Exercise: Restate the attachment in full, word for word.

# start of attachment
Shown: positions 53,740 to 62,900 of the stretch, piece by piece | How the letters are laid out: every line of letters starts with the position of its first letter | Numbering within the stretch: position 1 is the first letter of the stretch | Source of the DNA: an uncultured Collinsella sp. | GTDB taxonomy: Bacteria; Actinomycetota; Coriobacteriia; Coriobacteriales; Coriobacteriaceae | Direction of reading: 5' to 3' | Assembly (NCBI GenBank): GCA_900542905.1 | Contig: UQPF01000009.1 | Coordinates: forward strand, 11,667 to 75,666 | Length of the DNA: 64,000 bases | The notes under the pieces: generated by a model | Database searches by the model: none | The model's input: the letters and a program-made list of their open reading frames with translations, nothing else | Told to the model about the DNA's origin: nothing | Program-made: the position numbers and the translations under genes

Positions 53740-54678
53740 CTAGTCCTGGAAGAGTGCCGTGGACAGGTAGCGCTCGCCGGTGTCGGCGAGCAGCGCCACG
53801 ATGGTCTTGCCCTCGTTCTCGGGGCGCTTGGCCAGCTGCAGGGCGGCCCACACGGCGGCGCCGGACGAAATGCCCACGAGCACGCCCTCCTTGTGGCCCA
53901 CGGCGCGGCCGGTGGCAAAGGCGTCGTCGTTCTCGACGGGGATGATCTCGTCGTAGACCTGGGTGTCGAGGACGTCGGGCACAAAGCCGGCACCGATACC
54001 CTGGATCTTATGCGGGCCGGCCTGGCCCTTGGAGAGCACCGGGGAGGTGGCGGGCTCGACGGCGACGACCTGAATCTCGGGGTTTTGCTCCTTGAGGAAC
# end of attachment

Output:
Shown: positions 53,740 to 62,900 of the stretch, piece by piece | How the letters are laid out: every line of letters starts with the position of its first letter | Numbering within the stretch: position 1 is the first letter of the stretch | Source of the DNA: an uncultured Collinsella sp. | GTDB taxonomy: Bacteria; Actinomycetota; Coriobacteriia; Coriobacteriales; Coriobacteriaceae | Direction of reading: 5' to 3' | Assembly (NCBI GenBank): GCA_900542905.1 | Contig: UQPF01000009.1 | Coordinates: forward strand, 11,667 to 75,666 | Length of the DNA: 64,000 bases | The notes under the pieces: generated by a model | Database searches by the model: none | The model's input: the letters and a program-made list of their open reading frames with translations, nothing else | Told to the model about the DNA's origin: nothing | Program-made: the position numbers and the translations under genes

Positions 53740-54678
53740 CTAGTCCTGGAAGAGTGCCGTGGACAGGTAGCGCTCGCCGGTGTCGGCGAGCAGCGCCACG
53801 ATGGTCTTGCCCTCGTTCTCGGGGCGCTTGGCCAGCTGCAGGGCGGCCCACACGGCGGCGCCGGACGAAATGCCCACGAGCACGCCCTCCTTGTGGCCCA
53901 CGGCGCGGCCGGTGGCAAAGGCGTCGTCGTTCTCGACGGGGATGATCTCGTCGTAGACCTGGGTGTCGAGGACGTCGGGCACAAAGCCGGCACCGATACC
54001 CTGGATCTTATGCGGGCCGGCCTGGCCCTTGGAGAGCACCGGGGAGGTGGCGGGCTCGACGGCGACGACCTGAATCTCGGGGTTTTGCTCCTTGAGGAAC